I’ve been wanting to draw a few things about Lolitas lately, as in the Japanese fashion trend, not the novel. It’s a fashion trend I adore, because it’s basically like small pockets of history, walking around, inspired by Rococo and Victorian fashion and design.
I wanted to draw two posters, one showing the different types of Lolitas, and the other showing the proper layering required to achieve the Lolita look. So far, i’ve only done the “type” one, but it’s a good start!
Technically, only 4 “types” are actual types, the others are more like themes. The main 4 types are classic, punk, gothic and sweet.
I never had the courage to dress up as a lolita myself, but I love looking at all the magazines…
Japanese coffee artist Kazuki Yamamoto (previously featured here) is still hard at work in Osaka creating cappuccinos that are almost too cute to drink. Lately he’s been perfecting his 3D creations.
Not content with decorative 2D images, under Kazuki’s skilled hands frothy milk rises out of the mugs to resemble any number of pop culture characters that are sure to put a smile on your face.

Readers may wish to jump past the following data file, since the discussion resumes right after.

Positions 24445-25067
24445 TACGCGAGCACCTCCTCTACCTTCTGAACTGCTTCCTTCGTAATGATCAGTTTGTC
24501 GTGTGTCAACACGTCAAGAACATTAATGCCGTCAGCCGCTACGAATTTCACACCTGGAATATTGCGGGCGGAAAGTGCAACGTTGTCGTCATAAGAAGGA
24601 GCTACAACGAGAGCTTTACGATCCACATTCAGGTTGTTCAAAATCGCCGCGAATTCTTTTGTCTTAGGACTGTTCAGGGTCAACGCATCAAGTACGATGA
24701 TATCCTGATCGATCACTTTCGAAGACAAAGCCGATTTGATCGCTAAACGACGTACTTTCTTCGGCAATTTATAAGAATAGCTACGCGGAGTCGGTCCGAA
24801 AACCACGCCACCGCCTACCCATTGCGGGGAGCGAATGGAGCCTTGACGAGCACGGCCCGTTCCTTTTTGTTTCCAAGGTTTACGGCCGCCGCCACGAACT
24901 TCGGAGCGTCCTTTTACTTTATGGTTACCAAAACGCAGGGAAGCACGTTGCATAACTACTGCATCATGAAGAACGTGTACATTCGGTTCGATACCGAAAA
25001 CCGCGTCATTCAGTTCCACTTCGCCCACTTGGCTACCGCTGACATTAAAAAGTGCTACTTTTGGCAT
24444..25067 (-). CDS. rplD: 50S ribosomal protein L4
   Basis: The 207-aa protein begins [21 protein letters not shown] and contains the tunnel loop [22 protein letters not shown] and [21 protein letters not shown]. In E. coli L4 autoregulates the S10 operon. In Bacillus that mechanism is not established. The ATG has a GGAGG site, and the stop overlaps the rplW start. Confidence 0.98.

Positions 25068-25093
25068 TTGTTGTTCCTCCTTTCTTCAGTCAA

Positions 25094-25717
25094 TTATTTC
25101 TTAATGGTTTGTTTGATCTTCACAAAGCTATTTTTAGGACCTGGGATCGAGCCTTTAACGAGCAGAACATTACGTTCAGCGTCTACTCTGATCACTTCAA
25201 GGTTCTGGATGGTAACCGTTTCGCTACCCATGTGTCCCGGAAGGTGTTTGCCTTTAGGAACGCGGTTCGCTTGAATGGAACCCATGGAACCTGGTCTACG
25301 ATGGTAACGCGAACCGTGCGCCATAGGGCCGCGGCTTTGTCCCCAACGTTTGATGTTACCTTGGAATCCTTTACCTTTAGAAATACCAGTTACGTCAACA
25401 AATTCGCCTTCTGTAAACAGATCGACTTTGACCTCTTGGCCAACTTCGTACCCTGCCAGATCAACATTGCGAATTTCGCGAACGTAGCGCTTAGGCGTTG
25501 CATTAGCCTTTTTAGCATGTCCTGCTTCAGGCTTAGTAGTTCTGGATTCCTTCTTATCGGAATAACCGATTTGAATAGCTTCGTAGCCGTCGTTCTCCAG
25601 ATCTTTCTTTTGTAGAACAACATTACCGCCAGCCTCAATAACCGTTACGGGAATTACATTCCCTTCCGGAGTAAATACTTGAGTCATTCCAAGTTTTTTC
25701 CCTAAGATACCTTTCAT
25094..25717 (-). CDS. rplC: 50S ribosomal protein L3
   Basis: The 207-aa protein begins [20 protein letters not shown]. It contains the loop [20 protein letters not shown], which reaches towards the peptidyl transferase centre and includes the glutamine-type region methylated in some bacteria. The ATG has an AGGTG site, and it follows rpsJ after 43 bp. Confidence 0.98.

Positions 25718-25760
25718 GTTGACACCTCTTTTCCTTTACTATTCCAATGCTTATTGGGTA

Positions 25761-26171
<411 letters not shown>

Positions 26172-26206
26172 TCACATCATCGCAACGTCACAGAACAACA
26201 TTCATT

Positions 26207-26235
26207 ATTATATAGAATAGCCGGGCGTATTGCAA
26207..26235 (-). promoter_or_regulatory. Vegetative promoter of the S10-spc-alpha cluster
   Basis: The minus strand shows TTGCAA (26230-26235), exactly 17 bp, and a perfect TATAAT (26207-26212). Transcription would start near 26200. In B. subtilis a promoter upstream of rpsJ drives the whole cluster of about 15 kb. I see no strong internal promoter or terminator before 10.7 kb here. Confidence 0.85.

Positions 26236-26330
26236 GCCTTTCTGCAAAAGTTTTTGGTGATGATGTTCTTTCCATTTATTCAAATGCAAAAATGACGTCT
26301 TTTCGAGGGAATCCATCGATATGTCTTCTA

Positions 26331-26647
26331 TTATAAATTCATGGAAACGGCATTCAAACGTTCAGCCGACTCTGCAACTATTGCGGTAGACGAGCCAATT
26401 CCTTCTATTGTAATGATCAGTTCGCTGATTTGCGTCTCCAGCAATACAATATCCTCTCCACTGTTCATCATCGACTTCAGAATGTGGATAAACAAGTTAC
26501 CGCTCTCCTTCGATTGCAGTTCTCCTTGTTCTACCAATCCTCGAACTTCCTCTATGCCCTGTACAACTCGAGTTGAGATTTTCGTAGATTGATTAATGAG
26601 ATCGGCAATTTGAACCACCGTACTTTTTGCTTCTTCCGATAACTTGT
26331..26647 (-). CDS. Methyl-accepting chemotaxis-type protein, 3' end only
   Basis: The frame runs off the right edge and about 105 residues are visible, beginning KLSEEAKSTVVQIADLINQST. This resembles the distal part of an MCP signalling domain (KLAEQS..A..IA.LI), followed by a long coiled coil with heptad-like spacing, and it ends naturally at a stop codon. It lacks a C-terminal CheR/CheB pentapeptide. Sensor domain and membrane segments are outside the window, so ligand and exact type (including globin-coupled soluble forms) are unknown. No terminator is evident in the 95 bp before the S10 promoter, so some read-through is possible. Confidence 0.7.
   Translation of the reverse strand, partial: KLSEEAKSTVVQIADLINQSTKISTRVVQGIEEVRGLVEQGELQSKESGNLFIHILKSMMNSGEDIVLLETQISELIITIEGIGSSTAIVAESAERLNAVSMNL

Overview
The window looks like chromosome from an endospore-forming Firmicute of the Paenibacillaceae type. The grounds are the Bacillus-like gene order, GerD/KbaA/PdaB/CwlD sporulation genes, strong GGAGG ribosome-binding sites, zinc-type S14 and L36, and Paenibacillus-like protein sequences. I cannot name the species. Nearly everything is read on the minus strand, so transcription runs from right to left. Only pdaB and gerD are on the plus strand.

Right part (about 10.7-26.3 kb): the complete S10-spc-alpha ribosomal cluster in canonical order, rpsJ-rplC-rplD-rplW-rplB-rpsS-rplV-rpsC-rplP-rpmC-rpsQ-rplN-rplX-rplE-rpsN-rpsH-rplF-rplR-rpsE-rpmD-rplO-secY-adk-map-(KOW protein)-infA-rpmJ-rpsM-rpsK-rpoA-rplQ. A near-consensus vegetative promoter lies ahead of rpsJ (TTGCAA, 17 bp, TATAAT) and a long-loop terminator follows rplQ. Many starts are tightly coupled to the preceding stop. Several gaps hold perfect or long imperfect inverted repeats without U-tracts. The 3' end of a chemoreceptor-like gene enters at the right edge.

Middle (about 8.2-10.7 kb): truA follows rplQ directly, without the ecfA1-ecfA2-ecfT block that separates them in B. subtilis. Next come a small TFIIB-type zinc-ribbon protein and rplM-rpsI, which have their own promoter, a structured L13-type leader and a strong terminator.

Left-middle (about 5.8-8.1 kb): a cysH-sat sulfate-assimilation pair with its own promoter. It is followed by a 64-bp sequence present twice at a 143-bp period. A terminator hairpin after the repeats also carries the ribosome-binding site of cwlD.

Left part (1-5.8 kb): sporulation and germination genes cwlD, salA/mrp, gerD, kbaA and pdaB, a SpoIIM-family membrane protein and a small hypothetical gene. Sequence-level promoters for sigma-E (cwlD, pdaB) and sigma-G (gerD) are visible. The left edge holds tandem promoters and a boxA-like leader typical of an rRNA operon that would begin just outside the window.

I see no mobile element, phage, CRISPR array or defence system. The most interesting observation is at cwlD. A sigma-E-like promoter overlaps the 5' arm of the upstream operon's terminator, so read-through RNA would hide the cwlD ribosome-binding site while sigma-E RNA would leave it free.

Order two drinks and your beverages might be served up appearing to interact with each other. Coffee is already a great pick-me-up, but these kawaii beverages might be verging on over-the-counter anti-depressant territory.
The Hand of the Desert and Monument to the Drowned
Chilean sculptor Mario Irarrázabal has produced two giant hand sculptures located in strange places. The first hand sculpture, The Hand of the Desert, is located deep in the the Atacama desert in Chile. The hand was constructed at an altitude of 1,100 meters above sea level. The work has a base of iron and cement, and stands 11 meters tall. The second hand, Monument to the Drowned, is a sculpture of five fingers partially submerged in sand, located at Brava Beach in Punta del Este, Uruguay.